have to say I'm not impressed, at 19 I bought my first flat and my mum went guarantor on my mortgage. Our thinking was that if there were a time I couldn't pay I'd go to her first rather than default. It's now been six and a half years, the mortgage is totally in my name now and I'm pleased to say I've never had to ask her. I may have gotten myself into a small amount of debt but my mortgage was paid on time, in full every month.
    I can't honestly believe that someone would risk their parents money like that?

    She really needs to learn the consequences of her actions and responsibility for her own life and finances. I'm sorry I can't be any more help, but if you continue to bail her out she'll continue to mess up.
  • nimbo
    nimbo Posts: 3,698
    Name Dropper First Anniversary Combo Breaker First Post
    Forumite
    We obviously need to phone and talk to her. Sadly, she has not had a LBM, and still takes pleasure in parties, shoes and clothes. She budgets down to the last hapenny and then it all goes really really wrong when she needs £1 for something. She is unlikely to listen or want to have any advice/support, other than dipping our hands in our pockets again.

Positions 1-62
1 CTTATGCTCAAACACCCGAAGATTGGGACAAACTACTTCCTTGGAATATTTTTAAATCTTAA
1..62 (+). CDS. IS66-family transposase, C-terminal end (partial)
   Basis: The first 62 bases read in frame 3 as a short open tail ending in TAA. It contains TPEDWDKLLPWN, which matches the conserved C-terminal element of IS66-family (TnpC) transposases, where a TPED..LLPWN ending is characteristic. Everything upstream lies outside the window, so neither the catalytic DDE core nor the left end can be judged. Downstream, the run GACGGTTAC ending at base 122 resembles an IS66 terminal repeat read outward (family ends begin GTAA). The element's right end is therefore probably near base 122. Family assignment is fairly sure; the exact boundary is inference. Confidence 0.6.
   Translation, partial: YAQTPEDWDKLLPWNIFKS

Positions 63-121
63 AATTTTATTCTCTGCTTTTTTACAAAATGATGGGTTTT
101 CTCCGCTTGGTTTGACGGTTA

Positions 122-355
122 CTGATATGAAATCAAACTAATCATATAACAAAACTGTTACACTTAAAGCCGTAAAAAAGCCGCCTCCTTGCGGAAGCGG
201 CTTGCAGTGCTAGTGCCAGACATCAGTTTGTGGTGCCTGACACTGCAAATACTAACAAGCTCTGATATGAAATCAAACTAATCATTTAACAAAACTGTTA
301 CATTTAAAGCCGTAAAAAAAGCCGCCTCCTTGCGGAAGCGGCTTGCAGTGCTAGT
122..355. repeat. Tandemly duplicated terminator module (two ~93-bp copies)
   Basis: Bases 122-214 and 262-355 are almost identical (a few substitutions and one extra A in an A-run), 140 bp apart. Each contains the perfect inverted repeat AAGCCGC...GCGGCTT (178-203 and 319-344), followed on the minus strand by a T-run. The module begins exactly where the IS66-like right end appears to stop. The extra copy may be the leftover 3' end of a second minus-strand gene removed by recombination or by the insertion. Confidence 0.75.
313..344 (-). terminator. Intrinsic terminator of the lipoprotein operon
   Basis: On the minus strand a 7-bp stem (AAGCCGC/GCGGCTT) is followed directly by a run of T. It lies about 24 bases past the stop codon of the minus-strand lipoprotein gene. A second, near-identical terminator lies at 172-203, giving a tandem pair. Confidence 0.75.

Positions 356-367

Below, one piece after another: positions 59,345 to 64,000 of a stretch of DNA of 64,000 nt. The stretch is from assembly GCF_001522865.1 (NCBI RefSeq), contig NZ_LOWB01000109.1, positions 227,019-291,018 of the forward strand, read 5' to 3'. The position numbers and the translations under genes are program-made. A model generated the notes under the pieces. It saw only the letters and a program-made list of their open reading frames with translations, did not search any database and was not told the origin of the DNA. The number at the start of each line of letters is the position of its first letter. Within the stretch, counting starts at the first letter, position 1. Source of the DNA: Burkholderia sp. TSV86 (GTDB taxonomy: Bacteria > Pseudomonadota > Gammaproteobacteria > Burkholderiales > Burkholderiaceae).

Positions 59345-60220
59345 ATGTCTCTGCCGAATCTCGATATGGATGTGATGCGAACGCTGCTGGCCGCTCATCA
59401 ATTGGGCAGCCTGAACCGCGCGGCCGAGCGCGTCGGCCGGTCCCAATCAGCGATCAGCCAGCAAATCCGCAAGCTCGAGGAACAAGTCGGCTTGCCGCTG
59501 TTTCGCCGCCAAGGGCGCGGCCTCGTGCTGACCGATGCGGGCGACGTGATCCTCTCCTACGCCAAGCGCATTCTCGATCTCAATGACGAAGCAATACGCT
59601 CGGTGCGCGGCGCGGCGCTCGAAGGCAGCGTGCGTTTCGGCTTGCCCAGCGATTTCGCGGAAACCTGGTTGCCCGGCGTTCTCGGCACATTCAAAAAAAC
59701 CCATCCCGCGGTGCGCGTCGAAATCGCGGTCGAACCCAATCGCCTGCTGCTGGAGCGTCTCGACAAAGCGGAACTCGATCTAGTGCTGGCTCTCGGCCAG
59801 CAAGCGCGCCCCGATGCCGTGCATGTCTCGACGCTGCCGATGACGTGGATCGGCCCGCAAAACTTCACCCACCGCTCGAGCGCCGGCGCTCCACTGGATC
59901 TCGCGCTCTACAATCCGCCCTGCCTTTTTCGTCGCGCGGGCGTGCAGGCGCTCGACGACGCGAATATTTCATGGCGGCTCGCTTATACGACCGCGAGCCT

it's not a really good budget if her rent isn;t being paid...

    is there no way that she could pick some extra hours where she works to at least help you pay the money??? (not that i think you should have to pay it morally, but legally you do)...

    surely if she's so fond of clothes and shoes could you make her sell them *(non essential) at a carboot or something...

    where is she planning to go when the tenancy ends in june???? surely no landlord will want to take her on, would it help if you pointed out that she may have to move back in with you??? (not that her living with you would be bad, but after that first taste of freedom going back to my mum's was hard, i became really ungreatful:rolleyes: )

    Stashbuster - 2014 98/100 - 2015 175/200 - 2016 501 / 500 2017 - 200 / 500 2018 3 / 500
    :T:T
  • Thanks Lynsayjane, and I totally agree about her learning. We have not put cash into her hand at all since about Nov, but have paid a great chunk of rent when she was behind, so the landlord agreed to the weekly payments. In this situation though, do we have any choice (legally) but to pay up? :confused:
    (Not being totally callous we've sent her odd things as gifts, like the odd magazine. When she comes back for the weekend we feed her up.)